If you have a child in the next few years, there’s a very reasonable chance they’ll be ably swiping on your smartphone or tablet well-before they’re old enough to read.
According to a national study by Common Sense Media that interviewed 1,463 parents with children from zero to eight, mobile devices have successfully infiltrated almost 50 percent of households and are increasingly changing the way children consume media.
Here are a few interesting bits from the study:
3. Nearly 40 percent of children (zero to eight) under two have used a mobile device.
4. And six percent of children under two use them daily. Daily!
5. The reason for this is pretty simple: there are nearly 25 percent more smartphones in households than there were two years ago.
Perhaps the biggest revelation though is what could be the beginning of a slow phase out of the desktop or personal computer, among young children. Unlike older forms of technology, like televisions, which remain a fundamental part of media consumption, PCs are playing less and less of a role in the formative years. While PC usage is bound to be lower in the surveyed age range (zero through eight years old), there’s still the possibility that children growing up with mobile devices at a younger age will render the desktop experience less important to the next generation of teens and young adults to come online.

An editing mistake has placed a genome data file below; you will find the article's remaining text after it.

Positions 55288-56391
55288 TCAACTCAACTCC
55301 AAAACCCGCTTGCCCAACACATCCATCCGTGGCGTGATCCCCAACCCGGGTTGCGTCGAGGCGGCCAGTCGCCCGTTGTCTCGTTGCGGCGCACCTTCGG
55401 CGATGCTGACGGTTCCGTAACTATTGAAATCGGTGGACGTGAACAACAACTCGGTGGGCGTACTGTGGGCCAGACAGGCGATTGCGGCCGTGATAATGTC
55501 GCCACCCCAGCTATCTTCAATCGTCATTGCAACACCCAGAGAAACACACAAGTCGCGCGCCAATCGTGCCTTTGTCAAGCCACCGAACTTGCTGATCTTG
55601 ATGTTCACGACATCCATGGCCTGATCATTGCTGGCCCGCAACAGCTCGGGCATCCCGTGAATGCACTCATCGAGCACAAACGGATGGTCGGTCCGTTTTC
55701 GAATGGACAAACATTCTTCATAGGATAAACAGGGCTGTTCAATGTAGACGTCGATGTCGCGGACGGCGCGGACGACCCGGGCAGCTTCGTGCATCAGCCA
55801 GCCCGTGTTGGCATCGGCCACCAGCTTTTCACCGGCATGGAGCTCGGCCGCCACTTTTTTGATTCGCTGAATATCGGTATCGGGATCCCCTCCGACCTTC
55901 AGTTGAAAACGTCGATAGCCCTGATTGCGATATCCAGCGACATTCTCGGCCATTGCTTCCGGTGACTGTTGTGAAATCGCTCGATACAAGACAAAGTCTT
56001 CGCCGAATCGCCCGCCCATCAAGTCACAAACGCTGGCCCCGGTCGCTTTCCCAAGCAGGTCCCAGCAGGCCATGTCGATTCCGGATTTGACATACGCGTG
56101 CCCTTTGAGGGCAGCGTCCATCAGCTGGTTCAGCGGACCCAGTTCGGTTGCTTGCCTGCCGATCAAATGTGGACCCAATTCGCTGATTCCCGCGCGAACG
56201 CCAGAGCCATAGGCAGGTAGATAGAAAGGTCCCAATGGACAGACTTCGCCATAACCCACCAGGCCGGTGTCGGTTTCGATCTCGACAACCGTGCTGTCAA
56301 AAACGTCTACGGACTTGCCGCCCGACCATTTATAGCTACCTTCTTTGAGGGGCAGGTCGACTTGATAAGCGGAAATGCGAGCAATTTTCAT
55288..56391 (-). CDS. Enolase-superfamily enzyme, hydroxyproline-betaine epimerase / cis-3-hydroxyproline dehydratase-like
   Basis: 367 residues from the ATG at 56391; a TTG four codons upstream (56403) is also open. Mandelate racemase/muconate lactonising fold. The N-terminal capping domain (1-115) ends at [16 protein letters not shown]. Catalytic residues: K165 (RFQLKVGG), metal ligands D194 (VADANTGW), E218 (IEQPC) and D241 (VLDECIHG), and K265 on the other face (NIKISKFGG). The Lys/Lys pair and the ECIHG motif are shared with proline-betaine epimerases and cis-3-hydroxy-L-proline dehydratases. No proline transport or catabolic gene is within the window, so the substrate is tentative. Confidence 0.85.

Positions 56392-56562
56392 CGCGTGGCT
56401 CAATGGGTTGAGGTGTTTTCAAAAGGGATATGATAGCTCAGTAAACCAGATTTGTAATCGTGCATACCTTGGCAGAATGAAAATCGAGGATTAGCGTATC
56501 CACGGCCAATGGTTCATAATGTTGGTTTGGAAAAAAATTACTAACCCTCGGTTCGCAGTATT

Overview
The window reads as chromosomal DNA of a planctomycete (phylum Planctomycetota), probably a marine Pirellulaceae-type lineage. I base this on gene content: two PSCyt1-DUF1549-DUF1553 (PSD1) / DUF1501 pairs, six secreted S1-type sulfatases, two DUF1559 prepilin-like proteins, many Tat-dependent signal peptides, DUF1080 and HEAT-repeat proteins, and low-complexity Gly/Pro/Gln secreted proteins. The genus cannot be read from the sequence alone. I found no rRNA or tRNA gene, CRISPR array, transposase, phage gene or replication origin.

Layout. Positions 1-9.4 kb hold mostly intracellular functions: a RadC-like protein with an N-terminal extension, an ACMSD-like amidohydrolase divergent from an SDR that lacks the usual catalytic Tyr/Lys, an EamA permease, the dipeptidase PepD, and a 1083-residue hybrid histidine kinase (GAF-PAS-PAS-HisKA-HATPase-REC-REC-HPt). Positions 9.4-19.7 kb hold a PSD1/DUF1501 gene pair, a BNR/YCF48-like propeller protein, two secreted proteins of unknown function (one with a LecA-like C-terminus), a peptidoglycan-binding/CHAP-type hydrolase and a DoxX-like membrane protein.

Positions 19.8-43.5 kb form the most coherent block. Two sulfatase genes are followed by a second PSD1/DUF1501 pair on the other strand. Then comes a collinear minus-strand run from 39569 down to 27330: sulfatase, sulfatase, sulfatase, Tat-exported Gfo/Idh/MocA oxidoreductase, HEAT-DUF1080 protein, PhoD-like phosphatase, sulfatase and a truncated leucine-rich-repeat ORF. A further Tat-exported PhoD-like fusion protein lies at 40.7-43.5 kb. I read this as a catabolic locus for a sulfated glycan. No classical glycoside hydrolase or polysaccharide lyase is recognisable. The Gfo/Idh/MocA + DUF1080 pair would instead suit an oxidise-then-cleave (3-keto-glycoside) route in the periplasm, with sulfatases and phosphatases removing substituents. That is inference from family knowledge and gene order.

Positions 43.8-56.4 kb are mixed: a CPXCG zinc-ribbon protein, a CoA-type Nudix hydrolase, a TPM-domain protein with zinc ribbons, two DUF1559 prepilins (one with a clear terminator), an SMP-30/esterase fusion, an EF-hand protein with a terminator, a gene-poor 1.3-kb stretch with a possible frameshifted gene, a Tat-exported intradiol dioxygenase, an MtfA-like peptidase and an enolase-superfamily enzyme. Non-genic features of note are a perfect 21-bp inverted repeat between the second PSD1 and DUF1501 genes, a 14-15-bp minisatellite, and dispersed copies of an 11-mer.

7. Thanks to smartphones and tablets, only 3 percent of children had PCs in their rooms.
8. Computer use is down sharply, while mobile device use has tripled in the past two years.
9. And in lower income households, mobile devices are acting as replacements for PCs.
10. In families earning less than $30k/year, smartphone adoption has almost doubled since 2011.
11. And there were some disturbing bits, too. According to surveyed parents, 8 percent of children have never read to their kids/seen them read.
12. Or that 12 percent of children under two years old watch “adult shows” like CSI..
13. But even though babies are reaching for tablets before they can walk, parents don’t seem too concerned. And, depending on your outlook, that’s either encouraging or quite depressing.
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